_telemetryService = telemetryService;
        /*
            More injected services here 
        */
    }

    // Controller actions follow
}

But at the same time, we have services used only by one controller action and there is no reason to have these services available in the class scope. The action scope would be enough for us.

Injecting Services to the Controller Action

The solution to our problem is called controller action injection. It means we can inject services into controller actions instead of controller constructors. When we add some service to an action parameters list we confuse the MVC, as it doesn't know, by default, that we want something from the services. We have to apply FromServicesAttribute to the action parameters to tell MVC that this parameter is coming from dependency-injection. As a sample, let's use controller action injection with the SendSms() method of our sample controller.

public IActionResult SendSms(int id, string text, [FromServices]ISmsService smsService)
{
    var customer = _customerDao.GetById(id);

    smsService.Send(customer.Phone, text);
}

ButSendSms() is not the only action that needs an instance of some service that the actions don't use. We also have the SendMail() and GetCoordinates() actions. After moving to the controller action injection, our class looks smaller and cleaner.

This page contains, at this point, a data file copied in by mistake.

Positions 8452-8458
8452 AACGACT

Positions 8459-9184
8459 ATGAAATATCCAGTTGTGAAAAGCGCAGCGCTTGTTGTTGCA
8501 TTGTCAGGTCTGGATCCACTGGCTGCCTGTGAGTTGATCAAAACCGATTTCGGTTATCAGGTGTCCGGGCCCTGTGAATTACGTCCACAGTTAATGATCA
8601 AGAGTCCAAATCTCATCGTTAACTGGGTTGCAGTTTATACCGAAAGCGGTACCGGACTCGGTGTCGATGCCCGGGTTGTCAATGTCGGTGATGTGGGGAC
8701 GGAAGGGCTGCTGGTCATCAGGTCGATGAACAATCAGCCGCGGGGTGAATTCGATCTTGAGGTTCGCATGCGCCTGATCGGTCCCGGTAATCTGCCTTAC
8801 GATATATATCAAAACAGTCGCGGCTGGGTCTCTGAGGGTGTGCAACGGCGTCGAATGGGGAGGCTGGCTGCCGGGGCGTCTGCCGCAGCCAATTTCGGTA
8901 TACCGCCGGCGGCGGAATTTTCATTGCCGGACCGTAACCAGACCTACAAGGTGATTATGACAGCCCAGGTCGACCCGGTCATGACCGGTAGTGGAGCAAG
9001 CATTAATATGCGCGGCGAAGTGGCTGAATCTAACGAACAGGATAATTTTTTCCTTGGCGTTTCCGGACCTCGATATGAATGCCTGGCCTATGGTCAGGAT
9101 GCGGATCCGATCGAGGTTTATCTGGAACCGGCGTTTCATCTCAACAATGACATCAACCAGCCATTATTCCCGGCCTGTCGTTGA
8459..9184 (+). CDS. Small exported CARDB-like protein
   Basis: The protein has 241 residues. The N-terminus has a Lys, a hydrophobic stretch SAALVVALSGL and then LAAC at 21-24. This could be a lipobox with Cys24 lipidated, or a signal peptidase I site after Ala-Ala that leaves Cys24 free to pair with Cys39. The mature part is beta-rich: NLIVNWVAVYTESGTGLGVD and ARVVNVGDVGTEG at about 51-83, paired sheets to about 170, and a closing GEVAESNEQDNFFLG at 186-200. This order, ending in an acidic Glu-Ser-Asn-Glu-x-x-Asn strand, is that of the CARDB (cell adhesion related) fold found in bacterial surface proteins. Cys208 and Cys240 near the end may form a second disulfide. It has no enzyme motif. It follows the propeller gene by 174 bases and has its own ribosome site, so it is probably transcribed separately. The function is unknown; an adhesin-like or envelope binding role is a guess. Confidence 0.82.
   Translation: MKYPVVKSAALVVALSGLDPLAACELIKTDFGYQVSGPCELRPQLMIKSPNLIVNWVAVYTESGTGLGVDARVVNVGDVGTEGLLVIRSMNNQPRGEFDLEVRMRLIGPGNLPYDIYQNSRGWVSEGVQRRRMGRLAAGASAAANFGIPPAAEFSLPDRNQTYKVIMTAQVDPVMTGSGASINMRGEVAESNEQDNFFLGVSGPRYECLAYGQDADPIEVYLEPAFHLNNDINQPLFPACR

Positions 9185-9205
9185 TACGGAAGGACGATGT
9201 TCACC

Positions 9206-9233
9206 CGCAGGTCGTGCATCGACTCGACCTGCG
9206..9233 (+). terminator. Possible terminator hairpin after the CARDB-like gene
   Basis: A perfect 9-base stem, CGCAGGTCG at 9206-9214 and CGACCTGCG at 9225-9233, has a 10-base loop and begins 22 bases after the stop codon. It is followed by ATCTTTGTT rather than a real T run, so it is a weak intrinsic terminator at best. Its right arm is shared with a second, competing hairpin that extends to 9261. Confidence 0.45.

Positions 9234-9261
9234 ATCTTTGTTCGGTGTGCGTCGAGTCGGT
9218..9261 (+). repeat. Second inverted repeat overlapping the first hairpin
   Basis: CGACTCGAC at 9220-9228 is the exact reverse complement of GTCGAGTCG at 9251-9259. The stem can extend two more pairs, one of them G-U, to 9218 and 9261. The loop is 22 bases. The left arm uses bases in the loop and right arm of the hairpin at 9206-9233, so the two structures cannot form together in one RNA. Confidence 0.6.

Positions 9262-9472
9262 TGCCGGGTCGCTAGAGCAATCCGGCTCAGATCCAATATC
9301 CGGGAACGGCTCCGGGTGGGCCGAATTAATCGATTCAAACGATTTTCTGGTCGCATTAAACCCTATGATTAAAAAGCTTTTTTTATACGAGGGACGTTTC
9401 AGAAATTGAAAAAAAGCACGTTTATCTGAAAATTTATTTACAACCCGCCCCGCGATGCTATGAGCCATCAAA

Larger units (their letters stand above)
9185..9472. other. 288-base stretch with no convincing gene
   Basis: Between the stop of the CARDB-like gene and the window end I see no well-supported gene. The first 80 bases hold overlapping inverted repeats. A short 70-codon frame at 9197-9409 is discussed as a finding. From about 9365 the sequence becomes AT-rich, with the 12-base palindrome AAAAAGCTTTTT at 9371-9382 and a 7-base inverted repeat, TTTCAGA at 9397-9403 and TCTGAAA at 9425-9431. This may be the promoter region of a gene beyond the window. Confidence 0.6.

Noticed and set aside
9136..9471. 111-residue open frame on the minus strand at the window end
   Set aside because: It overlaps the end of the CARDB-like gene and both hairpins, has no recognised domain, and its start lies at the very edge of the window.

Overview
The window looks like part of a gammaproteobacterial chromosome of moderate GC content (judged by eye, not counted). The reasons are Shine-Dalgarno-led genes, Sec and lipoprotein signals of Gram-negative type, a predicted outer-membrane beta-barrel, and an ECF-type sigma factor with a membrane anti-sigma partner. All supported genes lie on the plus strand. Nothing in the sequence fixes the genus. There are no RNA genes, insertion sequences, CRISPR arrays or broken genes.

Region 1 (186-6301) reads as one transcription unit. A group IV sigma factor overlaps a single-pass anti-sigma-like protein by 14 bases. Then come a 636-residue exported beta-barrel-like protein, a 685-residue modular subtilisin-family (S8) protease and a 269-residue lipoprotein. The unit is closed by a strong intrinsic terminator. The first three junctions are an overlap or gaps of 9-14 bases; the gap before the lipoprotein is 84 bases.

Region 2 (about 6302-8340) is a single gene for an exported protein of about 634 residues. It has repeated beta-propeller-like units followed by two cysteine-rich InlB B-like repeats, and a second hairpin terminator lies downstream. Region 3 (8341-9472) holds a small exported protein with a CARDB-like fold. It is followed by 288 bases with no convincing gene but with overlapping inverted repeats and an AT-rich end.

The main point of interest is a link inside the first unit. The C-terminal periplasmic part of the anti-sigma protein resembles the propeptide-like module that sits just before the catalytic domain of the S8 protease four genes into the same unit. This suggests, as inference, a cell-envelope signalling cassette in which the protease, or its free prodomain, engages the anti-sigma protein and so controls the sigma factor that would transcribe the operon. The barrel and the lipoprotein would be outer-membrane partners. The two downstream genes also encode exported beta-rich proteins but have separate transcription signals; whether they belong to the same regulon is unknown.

public class HomeController : Controller
{
    private readonly ICustomerDAO _customerDao;

    public HomeController(ICustomerDAO customerDao)
    {
        _customerDao = customerDao;
    }

    public IActionResult Index(int page = 1)
    {
        var customers = _customerDao.ListCustomers(page: 1, pageSize: 25);

        return View(customers);
    }

    public IActionResult SendSms(int id, string text, [FromServices]ISmsService smsService)
    {
        var customer = _customerDao.GetById(id);

        smsService.Send(customer.Phone, text);
    }

    public IActionResult SendMail(int id, string subject, string body, [FromServices]IMailService mailService)
    {
        var customer = _customerDao.GetById(id);

        mailService.Send(customer.Email, subject, body);
    }

    public IActionResult GetCoordinates(int id, [FromServices]IVehicleTelemetryService telemetryService)
    {
        var coordinates = telemetryService.GetCoordinates(id);

        return Json(coordinates);
    }
}

We leave ICustomerDAO at the class level and inject it using controller constructor injection because this class is used by multiple controller actions. Our class is now cleaner and we don't have A growing pile of constructor arguments anymore. It also makes it easier to write tests for controllers, as we don't have to initialize controllers with all the dependencies it could possibly be using.

Wrapping Up

Controller action injection is a useful feature that helps us keep services used by one action away from the class scope. This way we don't pile injected services to class level and our controller classes are smaller. If service is used by more than one or few actions it is a good idea to have reference to it at the class level. Otherwise, we can keep controller classes smaller by using controller action injection.

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Topics:
web dev ,controller action injection ,asp.net core ,web application development